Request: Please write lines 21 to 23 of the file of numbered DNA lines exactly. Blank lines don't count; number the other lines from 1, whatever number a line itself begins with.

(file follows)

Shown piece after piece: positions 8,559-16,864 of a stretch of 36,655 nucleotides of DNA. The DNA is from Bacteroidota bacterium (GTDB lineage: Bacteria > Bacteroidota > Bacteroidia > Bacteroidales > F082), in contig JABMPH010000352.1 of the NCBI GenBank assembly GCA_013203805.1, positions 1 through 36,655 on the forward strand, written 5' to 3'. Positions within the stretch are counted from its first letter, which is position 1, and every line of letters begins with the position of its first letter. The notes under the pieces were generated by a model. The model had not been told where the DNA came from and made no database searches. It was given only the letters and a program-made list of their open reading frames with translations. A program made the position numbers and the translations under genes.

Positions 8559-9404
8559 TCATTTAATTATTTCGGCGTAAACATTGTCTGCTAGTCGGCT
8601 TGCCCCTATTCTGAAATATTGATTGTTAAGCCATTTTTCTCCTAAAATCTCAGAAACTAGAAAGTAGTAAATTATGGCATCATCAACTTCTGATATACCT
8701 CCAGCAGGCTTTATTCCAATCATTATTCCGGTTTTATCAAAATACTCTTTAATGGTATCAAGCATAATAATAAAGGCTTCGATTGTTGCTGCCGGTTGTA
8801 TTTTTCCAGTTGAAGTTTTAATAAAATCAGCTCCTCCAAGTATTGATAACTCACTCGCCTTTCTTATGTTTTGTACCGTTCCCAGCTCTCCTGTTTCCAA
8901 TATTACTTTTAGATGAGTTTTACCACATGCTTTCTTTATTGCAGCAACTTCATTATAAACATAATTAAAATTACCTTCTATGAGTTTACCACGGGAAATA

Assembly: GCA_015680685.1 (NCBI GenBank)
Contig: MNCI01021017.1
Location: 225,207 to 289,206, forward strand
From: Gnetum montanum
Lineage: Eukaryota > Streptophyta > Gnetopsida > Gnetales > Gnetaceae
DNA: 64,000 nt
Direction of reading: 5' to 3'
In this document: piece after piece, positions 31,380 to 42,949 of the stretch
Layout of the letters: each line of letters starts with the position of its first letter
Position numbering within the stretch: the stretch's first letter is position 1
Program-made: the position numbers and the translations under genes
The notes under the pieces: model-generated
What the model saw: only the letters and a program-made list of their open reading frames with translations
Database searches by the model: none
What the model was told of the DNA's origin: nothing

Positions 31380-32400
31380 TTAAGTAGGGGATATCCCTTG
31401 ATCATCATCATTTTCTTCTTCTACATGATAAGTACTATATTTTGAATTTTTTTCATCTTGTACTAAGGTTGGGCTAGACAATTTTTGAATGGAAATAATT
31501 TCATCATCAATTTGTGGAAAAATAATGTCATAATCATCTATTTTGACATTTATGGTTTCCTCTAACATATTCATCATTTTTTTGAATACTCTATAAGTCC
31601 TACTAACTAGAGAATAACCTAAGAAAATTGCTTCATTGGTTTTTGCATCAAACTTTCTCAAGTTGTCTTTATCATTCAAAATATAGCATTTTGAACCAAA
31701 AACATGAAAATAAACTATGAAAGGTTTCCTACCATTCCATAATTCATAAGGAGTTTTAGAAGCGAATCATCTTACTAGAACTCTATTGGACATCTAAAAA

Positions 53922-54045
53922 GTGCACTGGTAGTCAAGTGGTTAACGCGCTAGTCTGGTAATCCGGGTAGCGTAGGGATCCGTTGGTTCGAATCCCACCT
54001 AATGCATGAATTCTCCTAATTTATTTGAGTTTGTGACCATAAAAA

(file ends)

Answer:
Database searches by the model: none
What the model was told of the DNA's origin: nothing

Positions 31380-32400